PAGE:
In the early evening, we readied ourselves for Holy Mass as a family, all the while I was dragging my weighty anvil of unidentifiable sorrow and silently sniffling back the tears. Sliding in the pew between two of my little ones, I began to breathe a little easier knowing that I could at least find a little rest while in my Father's house.

Then the Lord began to speak to me, through the readings and the gospel, and I listened intently to all He had to say. The Word reminded me of Elijah, who prayed for death (1Kings 19:4-8) before lying down under the broom tree. An angel woke him twice and told Elijah, “Get up and eat, else the journey will be too long for you!” Yes, I understood Elijah, I'd prayed that prayer. I heard Jesus say He was the Bread of Life, Who had the power to raise me up. Transfixed by our priest's homily on the Eucharist, my lethargy seemed less important.

Approaching the Eucharistic minister, I could think of nothing else, nothing but Christ. I recognized that I, too, needed food for my journey. Eagerly, I dropped to my knees and received the Body and Blood of my Lord and my God, Jesus Christ. Walking to the chalice, I repeated, “Let there be more of You, less of me, more of You, less of me.” And I prayed for healing, again.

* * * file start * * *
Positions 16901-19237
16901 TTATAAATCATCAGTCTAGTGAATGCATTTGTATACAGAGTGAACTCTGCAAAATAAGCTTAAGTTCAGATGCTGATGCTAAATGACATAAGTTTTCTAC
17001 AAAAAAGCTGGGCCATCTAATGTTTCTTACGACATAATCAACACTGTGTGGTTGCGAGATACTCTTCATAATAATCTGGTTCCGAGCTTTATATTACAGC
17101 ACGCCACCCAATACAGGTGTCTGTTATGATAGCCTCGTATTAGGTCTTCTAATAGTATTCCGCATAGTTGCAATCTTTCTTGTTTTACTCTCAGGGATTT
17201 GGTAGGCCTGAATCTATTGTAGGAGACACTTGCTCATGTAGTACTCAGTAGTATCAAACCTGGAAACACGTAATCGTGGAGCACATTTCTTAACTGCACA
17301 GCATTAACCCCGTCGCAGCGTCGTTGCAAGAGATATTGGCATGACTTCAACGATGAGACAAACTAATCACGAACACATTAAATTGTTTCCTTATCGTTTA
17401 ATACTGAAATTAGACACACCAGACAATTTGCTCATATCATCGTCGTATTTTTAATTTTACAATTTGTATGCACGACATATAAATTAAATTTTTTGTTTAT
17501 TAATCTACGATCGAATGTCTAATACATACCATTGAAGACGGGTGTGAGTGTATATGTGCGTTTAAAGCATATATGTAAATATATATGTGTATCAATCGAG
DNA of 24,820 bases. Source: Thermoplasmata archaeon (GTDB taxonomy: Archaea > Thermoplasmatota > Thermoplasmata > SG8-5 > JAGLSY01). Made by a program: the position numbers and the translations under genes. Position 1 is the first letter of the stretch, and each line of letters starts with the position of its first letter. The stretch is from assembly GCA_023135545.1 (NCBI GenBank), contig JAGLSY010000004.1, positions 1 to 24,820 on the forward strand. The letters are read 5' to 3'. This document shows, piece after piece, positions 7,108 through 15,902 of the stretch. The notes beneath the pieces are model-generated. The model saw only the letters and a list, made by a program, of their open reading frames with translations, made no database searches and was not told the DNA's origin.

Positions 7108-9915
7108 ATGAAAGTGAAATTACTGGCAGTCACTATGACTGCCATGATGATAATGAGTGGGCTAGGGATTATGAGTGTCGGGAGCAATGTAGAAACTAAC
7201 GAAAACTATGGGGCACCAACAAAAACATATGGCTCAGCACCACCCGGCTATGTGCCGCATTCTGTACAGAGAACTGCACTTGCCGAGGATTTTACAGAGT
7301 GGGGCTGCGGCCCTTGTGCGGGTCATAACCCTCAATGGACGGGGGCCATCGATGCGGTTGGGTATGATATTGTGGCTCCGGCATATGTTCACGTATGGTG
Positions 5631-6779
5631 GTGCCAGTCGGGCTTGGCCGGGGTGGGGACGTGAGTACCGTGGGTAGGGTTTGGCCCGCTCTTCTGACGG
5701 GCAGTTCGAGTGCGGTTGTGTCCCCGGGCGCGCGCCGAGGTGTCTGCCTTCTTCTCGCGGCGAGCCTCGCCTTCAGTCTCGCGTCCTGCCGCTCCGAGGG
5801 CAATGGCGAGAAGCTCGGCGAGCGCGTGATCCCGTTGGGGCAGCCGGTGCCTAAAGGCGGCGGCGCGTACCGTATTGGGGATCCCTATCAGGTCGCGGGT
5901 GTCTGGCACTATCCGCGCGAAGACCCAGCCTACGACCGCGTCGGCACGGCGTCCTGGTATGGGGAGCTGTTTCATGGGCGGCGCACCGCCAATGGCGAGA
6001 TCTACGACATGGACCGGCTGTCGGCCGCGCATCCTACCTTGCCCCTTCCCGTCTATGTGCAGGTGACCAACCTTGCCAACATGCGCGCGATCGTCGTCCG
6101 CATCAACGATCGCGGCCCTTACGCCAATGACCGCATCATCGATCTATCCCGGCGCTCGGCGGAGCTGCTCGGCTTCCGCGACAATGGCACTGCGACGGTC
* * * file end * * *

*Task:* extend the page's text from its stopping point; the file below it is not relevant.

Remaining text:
There weren't any claps of thunder nor lightning bolts, but my smothering malaise disappeared. Unaware initially, I simply enjoyed the fellowship that followed Mass and it was my husband who pointed out the transformation. On the way home, he noted the change in my mood and I became aware that my depressive feelings were lifted.

Realizing that God knew all along that I would need to hear those words of empathy and encouragement this Saturday evening, astounds me. In truth, He speaks to me every day, but perhaps I'm not always a good listener. Perhaps, I will be allowed to bear this cross of suffering again some other day, but today He raised up and I am thankful so “I will praise Yahweh from my heart; let the humble hear and rejoice.” (Psalms 34:2)

Christ fed me His Living Bread, He healed me and strengthened me for the journey. For truly, He is the Living God!


Jhesu+Marie,
Brantigny

30.11.12

The old (field) grey lady, the New York Times